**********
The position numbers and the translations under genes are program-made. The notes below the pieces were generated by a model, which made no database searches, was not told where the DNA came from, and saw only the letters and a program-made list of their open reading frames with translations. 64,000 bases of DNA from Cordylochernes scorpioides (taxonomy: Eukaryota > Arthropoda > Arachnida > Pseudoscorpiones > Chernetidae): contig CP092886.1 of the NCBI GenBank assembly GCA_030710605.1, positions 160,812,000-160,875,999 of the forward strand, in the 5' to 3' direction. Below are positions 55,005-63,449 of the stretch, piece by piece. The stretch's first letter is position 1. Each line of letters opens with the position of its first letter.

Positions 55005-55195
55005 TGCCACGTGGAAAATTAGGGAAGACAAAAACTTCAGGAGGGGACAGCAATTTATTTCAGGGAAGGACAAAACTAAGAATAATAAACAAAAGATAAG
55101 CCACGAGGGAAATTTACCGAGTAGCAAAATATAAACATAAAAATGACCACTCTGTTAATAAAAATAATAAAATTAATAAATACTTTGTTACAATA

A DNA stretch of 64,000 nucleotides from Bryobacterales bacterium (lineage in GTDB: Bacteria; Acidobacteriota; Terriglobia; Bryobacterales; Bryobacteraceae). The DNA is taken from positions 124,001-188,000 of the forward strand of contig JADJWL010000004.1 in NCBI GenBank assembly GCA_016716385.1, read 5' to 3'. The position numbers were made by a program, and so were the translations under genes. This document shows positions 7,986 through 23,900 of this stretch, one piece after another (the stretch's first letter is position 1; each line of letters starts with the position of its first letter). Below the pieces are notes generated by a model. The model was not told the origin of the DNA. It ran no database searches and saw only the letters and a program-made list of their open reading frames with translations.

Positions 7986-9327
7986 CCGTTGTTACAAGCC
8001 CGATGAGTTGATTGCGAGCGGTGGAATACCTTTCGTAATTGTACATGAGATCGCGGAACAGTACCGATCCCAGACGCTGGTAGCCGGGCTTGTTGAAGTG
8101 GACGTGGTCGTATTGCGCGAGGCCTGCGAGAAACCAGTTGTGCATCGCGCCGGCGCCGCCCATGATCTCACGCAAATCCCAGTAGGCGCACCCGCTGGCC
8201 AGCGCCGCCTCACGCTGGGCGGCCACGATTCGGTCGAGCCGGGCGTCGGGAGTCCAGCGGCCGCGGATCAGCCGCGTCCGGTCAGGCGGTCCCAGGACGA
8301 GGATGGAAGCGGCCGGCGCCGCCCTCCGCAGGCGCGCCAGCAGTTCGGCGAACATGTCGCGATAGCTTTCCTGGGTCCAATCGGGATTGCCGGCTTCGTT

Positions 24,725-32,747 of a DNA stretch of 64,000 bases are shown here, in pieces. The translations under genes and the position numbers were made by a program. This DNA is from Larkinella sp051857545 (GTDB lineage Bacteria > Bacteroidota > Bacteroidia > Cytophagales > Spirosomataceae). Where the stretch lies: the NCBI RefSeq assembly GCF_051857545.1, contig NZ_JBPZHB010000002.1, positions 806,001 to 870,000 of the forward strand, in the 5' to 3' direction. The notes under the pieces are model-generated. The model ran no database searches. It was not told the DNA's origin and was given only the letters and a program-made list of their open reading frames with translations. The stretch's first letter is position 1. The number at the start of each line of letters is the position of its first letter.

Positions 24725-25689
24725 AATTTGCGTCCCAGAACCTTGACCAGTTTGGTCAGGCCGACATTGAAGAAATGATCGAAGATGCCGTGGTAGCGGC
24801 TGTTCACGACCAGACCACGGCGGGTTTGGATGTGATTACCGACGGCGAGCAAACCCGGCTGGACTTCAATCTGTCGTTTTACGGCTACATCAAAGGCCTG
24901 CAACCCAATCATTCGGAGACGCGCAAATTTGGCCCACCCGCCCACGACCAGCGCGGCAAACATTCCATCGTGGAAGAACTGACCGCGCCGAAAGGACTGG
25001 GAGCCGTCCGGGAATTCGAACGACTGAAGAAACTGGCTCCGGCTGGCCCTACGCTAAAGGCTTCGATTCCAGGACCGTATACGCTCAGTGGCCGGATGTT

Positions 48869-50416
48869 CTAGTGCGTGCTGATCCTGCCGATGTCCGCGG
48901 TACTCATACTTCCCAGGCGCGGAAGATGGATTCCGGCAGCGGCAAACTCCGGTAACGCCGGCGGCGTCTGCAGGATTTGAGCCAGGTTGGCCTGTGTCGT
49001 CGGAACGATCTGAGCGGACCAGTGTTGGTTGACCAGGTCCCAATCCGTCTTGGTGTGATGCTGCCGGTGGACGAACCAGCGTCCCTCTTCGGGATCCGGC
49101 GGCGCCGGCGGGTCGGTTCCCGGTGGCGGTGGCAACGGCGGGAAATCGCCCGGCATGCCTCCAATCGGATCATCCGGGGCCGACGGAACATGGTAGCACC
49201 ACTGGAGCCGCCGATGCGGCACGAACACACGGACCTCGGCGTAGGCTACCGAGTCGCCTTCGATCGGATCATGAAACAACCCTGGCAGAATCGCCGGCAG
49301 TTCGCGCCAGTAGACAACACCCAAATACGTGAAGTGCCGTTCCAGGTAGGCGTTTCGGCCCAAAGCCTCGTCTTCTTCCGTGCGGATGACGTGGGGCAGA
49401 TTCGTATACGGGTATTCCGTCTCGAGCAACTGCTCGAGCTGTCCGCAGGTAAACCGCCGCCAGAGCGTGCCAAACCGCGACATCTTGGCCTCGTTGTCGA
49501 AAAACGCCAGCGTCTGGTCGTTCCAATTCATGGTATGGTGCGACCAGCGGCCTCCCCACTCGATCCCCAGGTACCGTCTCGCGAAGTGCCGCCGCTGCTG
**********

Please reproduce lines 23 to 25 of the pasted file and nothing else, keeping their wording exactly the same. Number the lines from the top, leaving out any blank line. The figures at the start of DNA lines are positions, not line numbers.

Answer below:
49201 ACTGGAGCCGCCGATGCGGCACGAACACACGGACCTCGGCGTAGGCTACCGAGTCGCCTTCGATCGGATCATGAAACAACCCTGGCAGAATCGCCGGCAG
49301 TTCGCGCCAGTAGACAACACCCAAATACGTGAAGTGCCGTTCCAGGTAGGCGTTTCGGCCCAAAGCCTCGTCTTCTTCCGTGCGGATGACGTGGGGCAGA
49401 TTCGTATACGGGTATTCCGTCTCGAGCAACTGCTCGAGCTGTCCGCAGGTAAACCGCCGCCAGAGCGTGCCAAACCGCGACATCTTGGCCTCGTTGTCGA